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Bimodal activity of diurnal flower visitation at high elevation

Citation

Xu, Xin et al. (2023), Bimodal activity of diurnal flower visitation at high elevation, Dryad, Dataset, https://doi.org/10.5061/dryad.1vhhmgqtf

Abstract

Successful pollination in animal-pollinated plants depends on the temporal overlap between flower presentation and pollinator foraging activity. Variation in the temporal dimension of plant-pollinator networks has been investigated intensely across flowering seasons. However, over the course of a day, the dynamics of plant-pollinator interactions may vary strongly due environmental fluctuations. It is usually assumed there is a unimodal, diurnal, activity pattern, while alternative multi-modal types of activity patterns are often neglected and deserve greater investigation. Here, we quantified the daily activity pattern of flower visitors in two different habitats contrasting high elevation meadows versus forests in Southwest China to investigate the role of abiotic conditions in the temporal dynamics of plant-pollinator interactions. We examined diurnal activity patterns for the entire pollinator community. Pollinator groups may differ in their ability to adapt to habitats and abiotic conditions, which might be displayed in their patterns of activity. We hypothesized, that 1) pollinator communities show multi-modal activity patterns, 2) patterns differ between pollinator groups and habitat types, and 3) abiotic conditions explain observed activity patterns. In total, we collected 4988 flower visitors belonging to six functional groups. There was a bimodal activity pattern when looking at the entire pollinator community, and in five out of six flower visitor groups (exempting solitary bees). Bumblebees, honeybees, dipterans, lepidopterans, and other insects showed activity peaks in the morning and afternoon, whereas solitary bees were most active at midday. Activity of all six pollinator groups increased as solar radiation increased and then decreased after reaching a certain threshold. Our findings suggest that in habitats at higher elevations, a bimodal activity pattern of flower visitation is commonly employed across most pollinator groups that are diurnal foragers. This pattern may be caused by insects avoiding overheating due to elevated temperatures when exposed to high solar radiation at midday.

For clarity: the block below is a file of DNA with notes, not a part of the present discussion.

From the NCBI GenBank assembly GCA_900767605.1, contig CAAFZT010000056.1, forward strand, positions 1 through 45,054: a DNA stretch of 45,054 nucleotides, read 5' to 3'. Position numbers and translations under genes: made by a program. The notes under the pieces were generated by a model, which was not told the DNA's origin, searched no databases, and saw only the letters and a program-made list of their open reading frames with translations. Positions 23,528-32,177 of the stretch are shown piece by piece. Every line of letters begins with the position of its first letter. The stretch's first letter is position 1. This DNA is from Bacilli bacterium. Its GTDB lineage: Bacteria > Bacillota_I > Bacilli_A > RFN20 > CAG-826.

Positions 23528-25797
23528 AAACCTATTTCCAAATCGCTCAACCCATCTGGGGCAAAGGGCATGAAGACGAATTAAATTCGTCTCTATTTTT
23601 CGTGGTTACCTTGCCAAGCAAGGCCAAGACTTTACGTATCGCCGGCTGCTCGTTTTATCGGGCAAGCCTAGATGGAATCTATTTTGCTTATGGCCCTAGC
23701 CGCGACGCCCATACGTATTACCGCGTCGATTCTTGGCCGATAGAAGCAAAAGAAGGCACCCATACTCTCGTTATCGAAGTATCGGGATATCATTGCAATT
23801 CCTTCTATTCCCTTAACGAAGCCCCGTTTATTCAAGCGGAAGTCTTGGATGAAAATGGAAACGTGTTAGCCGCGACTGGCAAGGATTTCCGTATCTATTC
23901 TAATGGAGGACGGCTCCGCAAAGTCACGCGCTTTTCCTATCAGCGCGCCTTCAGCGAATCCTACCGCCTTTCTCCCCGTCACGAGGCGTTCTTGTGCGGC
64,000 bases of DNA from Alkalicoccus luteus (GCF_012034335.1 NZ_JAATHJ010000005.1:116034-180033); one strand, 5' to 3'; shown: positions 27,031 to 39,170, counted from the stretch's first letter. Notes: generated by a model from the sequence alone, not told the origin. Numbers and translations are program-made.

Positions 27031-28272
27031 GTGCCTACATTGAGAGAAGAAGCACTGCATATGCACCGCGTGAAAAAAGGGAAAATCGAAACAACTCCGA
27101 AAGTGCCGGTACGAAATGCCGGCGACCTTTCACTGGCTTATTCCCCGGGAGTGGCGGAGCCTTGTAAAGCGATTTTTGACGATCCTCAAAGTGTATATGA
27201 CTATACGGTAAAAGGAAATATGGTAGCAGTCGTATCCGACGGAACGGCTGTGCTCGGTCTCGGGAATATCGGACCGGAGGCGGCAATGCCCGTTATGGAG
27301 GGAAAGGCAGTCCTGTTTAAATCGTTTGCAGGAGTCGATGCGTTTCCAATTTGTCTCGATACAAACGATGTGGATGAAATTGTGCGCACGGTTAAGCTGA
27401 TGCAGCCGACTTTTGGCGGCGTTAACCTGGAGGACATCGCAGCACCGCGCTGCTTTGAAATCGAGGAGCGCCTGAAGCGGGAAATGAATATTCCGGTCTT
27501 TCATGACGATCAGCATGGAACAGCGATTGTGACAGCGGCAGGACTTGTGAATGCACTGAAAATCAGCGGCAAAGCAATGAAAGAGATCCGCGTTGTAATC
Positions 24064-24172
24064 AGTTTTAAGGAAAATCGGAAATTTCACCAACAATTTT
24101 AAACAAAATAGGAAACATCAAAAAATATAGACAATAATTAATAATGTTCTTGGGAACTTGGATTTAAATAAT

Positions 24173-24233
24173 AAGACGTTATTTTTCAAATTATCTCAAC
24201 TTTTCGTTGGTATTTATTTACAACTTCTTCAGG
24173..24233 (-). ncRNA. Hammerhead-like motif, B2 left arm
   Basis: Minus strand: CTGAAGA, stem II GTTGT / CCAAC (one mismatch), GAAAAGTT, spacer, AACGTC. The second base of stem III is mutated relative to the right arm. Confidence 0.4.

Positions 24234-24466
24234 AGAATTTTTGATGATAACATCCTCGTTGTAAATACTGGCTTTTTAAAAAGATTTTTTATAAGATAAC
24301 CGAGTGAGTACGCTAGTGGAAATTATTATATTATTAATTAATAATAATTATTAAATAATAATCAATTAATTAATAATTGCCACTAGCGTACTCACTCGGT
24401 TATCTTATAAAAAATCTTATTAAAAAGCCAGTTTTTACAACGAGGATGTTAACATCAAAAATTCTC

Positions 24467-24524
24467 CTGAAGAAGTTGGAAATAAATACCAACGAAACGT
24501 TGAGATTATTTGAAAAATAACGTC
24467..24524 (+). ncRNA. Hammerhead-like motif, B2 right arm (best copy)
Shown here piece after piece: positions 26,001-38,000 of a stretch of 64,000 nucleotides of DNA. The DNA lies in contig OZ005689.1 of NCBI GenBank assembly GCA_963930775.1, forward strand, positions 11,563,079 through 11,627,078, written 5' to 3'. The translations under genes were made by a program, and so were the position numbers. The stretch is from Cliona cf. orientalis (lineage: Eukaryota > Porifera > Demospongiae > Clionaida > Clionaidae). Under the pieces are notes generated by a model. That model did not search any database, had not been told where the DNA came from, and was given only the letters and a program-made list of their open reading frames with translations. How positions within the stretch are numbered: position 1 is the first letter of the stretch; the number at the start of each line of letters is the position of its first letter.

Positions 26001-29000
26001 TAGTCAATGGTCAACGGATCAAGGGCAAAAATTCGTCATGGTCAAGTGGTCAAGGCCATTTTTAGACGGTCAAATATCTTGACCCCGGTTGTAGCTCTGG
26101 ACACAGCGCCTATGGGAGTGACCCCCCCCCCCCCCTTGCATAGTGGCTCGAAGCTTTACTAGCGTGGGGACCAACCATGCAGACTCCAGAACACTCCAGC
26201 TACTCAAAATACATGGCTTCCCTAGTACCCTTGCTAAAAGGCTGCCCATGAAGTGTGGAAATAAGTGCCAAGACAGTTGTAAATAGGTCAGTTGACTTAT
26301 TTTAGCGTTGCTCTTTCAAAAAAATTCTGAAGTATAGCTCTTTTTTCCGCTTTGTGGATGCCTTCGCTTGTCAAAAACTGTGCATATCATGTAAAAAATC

Funding

Strategic Priority Research Program of the Chinese Academy of Sciences, Award: XDB31000000

National Natural Science Foundation of China, Award: 32071670

National Natural Science Foundation of China, Award: 31700361

Natural Science Foundation of Yunnan Province, Award: 2019FB035

Yunlin Scholarship of Yunnan Province, Award: YLXL20170001